Life and Laughing: My Story was a Christmas gift from 2010. As stated on previous reviews, namely Frank Lampard’s trip to McDonalds, I do not agree with autobiographies being written by celebrities prior to the end of their career or even their fortieth birthday. Such is the case for Michael McIntyre – at the time of publishing he was the ripe old age of 34.
This is of course okay if Michael McIntyre’s career had died at the end of his 2009 tour. However, the news tells me that this is not the case. 2012 was his biggest year. He played to lots of people a record for performances at the 02 Arena. I can’t find this information in his autobiography. Why? Because it was written before it happened.
He does make a good point towards the end of the 295 page story of his life so far, in that he didn’t write about after he became successful because it is boring to him. Also the audience probably know all there is to know because why would they buy the biography if they didn't know who he was? This should mean that we won’t see a follow on autobiography, but only time will tell.
Anyway, enough of my personal autobiographical opinion and on to the book itself.
The first thing I noticed was the Americanisation of the book. Now after experimenting with my own word processor, it does not pick up criticising as a misspelt word. Nor does it pick up criticizing either. Whereas neither is recognised as a spelling mistake, I believe that McIntyre, as an Englishman, should be using the English version of the word. Incidentally, when publishing this on here, it highlights 'criticising' as incorrect and also misspelt.
During the first few chapters, the book reads as if he is speaking and feels a lot like his stand up material. This is quite entertaining and would have been really good had he managed to keep it up for the length of the book. Unfortunately he doesn't and the narrative falls into standard prose interspersed with jokes, some of which fail to work on paper.
The first one of these occurred on page 29 when he starts talking about the countdown theme and how Alan Hawkshaw gets paid for every time the theme tune is played. There are several problems with the attempted joke;
- The theme tune is played more than once during the show.
- The countdown clock doesn’t reset if a contestant incorrectly guesses.
- I’m going to guess that Alan doesn’t get paid by the second as my other two point lead me to believe that this joke is a joke for the jokes sake to try to funny as opposed to actually being based in truth.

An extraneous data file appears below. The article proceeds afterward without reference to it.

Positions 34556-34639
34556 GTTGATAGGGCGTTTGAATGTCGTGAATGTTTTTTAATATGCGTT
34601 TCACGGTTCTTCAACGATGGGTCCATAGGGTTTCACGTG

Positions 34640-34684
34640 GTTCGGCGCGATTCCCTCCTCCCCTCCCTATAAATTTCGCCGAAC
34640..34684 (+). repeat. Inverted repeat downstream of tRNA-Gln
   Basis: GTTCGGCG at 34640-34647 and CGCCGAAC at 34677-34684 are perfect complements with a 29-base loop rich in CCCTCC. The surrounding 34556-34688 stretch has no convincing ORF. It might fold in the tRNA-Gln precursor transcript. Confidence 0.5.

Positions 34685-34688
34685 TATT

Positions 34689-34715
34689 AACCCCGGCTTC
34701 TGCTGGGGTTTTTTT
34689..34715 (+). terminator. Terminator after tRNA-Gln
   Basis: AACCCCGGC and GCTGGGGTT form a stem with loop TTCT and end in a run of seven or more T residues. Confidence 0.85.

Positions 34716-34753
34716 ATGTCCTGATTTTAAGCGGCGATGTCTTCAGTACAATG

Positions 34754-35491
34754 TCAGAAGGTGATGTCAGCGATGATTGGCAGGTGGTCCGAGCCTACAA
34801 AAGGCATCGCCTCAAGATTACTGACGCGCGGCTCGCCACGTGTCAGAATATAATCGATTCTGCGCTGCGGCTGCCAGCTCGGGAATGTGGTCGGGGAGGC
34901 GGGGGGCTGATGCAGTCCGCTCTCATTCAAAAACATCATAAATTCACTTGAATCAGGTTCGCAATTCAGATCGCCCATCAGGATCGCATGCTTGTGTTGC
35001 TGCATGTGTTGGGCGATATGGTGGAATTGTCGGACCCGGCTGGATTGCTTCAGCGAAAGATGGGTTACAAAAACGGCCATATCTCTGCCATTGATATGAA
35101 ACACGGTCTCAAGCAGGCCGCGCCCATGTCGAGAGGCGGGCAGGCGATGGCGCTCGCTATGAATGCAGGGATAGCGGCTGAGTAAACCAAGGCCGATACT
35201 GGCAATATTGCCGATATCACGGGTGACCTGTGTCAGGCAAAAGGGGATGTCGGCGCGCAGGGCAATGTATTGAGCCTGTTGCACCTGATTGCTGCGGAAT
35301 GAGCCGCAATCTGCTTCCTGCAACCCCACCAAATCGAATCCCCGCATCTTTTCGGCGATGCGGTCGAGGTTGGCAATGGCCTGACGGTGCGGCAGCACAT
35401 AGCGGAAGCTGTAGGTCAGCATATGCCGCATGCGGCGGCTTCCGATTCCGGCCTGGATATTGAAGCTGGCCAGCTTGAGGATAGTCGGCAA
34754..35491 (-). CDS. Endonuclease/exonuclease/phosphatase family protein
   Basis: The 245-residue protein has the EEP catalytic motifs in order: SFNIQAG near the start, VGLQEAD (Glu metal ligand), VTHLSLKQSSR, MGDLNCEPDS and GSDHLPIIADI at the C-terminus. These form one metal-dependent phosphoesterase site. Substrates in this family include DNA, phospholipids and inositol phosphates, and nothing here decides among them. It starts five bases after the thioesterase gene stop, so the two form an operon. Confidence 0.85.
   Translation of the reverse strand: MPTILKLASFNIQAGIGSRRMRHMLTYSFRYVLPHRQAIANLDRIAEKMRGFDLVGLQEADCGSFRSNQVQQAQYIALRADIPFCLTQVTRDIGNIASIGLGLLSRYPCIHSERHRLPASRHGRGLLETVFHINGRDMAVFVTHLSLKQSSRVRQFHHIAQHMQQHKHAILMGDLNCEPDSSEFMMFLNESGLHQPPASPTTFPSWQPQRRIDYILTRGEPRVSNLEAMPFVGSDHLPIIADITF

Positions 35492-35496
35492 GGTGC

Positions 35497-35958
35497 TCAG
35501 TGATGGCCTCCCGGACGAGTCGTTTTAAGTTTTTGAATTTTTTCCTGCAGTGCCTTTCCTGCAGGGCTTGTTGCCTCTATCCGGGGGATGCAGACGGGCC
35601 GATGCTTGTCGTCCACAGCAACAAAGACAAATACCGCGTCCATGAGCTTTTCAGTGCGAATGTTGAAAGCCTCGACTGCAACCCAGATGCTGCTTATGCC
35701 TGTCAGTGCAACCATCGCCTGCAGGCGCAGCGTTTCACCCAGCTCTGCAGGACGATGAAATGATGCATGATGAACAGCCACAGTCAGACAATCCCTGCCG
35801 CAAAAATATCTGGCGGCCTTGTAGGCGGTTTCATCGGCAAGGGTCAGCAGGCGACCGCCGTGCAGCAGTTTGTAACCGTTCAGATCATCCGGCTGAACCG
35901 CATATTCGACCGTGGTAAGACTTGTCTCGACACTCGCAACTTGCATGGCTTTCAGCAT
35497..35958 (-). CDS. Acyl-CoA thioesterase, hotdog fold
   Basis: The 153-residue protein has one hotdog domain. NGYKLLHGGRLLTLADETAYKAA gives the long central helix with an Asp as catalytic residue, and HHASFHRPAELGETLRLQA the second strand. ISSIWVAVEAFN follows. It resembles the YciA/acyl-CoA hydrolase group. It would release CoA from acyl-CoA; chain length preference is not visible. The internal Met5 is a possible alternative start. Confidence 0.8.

There is another example of this when he tells about his wedding on page 257. He says there are no horses coming to the wedding, but they have a horse drawn carriage to take them away from the chapel. It’s another technicality but I would expect a little bit more thoughtfulness to go into this seeing as the author is one of Britain’s best comedians.
Not even Michael McIntyre can make interior decorating funny. He still tries though on two occasions and, in my opinion, fails. It feels a little too much like filler that is trying too hard to be funny.
That said, there are a few golden moments, one of which stood out to me but again, I think it’s poorly placed in a novel. On page 100, McIntyre makes reference to the Andrew Sachs, Jonathan Ross, Russell Brand saga by saying, ‘I’d like to add that Andrew Sachs, who played Manuel, is a very fine actor and I’d like to wish him and his family well,’ following on from the events of October 2008. It is quite funny but wouldn't be relevant in ten years time as, I think, many people would not know what this was referring to and as such, it would no longer be relevant.
The book is very targeted in that anyone who is a big fan of Michael McIntyre would want to read it and for this, it is very good. However, as a writer, he goes off on a lot of tangents and this makes the book hard to follow in places. However, it did encourage me to re-watch his Royal Variety performances, which allowed me to forgive the few writing faux pas’ he makes in this book.
Life and Laughing: My Story by Michael McIntyre was published by The Penguin Group in 2010. RRP £20.00 (Hardback)